A refrigerator for tight spaces – Fisher Paykel curved door

California Meryl recommended this refrigerator for those of you with tight spaces. The Fisher Paykel ‘curved door’ also gets a little extra zing from the … curved door, and it’s available in stainless steel or white. The fridge is just under 32″ wide, and just under 67″ tall. It appears to be counter depth – 28″ deep including the door handle.

Please note, retro renovators – I really recommend trying to create a “built-in” look for your refrigerators if possible so that they don’t dominate your kitchen. This is most easily done be setting them next to at least one pantry cabinet. Also, have the soffit follow the perimeter of the fridge. And finally, choose counter depth. Back in the 50s, refrigerators were smaller . These these tricks can help you create a seamless integration of your modern fridge.

Thank you, Meryl! How’s that kitchen coming? Did you try those paint colors yet?

And click here to see my other refrigerators identified as good possibilities for a Retro Renovation kitchen.

  1. Greg says:

    My mother bought a Fisher & Paykel bottom freezer model 3 years ago for her 1961 high rise condominium to replace a 1960 GE model. It was the only one that fit. When we bought our 1957 mid century ranch in Dallas, we bought one that has the slide out bottom freezer and flat front. It mimics the GE bottom freezer in the 1961 ranch we had in Cincinnati. Totally reliable for both. And neither my mother’s unit nor our unit has the ice maker or water dispenser, so that might add to the reliability.

  2. mrsx says:

    Researching now for eventual replacement of my circa 1980’s unit and this fridge is at the top of my list – can anyone speak to their experiences with it over time? Many thanks!

  3. Chris says:

    Does anyone have the model number for this fridge? It is just what I need to replace a mid 60’s Hotpoint.


  4. Natschultz says:

    Summit Appliaces also makes quite a few smaller refrigerators that have a VERY RETRO look! They are either 24″ wide and deep or 26″ wide and deep. They come in either white or stainless. They have only 9-12 cubic ft. of storage though, but the doors are reversible so you can put 2 side by side. Truly counter-depth! The 12.6 commercial one is only 24″ wide but it has totally retro curved handles and a bowed front! It costs $1,200 at Compact Appliance. Note that it is very tall though – 79.5″ – so it probably will not fit under any standard (vintage or modern) above fridge cabs unless you lift them up or remove them.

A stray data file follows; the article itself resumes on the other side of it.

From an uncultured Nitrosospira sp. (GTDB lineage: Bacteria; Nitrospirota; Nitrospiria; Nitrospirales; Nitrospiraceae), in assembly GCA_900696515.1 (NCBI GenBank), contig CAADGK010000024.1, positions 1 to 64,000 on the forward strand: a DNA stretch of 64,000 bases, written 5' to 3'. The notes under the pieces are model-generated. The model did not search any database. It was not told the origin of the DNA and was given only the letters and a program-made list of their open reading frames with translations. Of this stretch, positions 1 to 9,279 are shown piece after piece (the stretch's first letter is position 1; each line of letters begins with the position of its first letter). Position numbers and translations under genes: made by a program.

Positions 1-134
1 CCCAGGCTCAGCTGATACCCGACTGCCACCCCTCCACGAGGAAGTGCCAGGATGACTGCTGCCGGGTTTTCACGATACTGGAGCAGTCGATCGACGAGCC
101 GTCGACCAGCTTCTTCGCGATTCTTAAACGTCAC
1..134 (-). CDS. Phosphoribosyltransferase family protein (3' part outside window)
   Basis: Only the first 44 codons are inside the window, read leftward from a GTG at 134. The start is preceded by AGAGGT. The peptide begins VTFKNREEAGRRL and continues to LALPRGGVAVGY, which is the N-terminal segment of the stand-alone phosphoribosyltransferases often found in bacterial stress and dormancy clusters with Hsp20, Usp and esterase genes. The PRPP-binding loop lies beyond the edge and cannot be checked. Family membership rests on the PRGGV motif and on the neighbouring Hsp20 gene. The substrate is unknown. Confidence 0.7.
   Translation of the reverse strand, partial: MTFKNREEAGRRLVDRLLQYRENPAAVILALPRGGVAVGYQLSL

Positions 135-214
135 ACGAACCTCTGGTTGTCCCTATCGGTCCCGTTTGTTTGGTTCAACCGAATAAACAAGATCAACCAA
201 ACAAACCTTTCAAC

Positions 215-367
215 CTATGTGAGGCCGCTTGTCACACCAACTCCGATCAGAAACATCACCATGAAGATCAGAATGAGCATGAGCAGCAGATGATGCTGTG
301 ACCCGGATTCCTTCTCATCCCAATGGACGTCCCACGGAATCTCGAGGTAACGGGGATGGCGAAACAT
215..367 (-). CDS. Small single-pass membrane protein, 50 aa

If you think about it, the average modern fridge at Sears costs $2,000 (for the popular ones) and holds approx 22-24 cu.ft. So two of these is a great deal (especially since many of those French Door ones stick out almost 3 feet!).

  5. Tracy says:

    We are building a new home off the grid and need energy efficient appliances. I really love the look of this fisher-paykel–it would look great with our 1930s chambers stove. How can I find out more about this specific model? Thanks.

  6. Elvis says:

    Yes, yes and yes! We also had real constraints in space for a fridge, so when we replaced the original behemoth white double-door fridge we inherited from our previous owners, we went with the Fisher Paykel counter-depth stainless model (to match our stainless countertop edge.

    It has been just great: I never realized how much better the counter-depth fridge was for not losing leftovers at the back. And with the freezer on the bottom, the fridge area is even more accessible.

    Last-but-not-least, it was not extremely expensive. Certainly you can pay WAAAY more for a good retro-ish fridge!

  7. Pingback:Retro Renovation » #1 choice for a retro refrigerator: Sub-Zero

  8. Fran says:

    We have this fridge too, in stainless. We did not want to alter the cabinets, and it’s just the two of us so it woks well.

  9. Teresa says:

    I have this fridge! We had to replace the fridge that came with our house (a 194o’s Cape) and this was the ONLY refrigerator we found at the time that would fit in the same space as the old one. It took us a while to find it and we were starting to worry that we were going to have to remodel the entire kitchen (something we couldn’t afford) just so that we could have a new fridge!

    I have no idea how old our original fridge was, but the people who moved the new fridge in and took out the old said it was probably from the 60’s.

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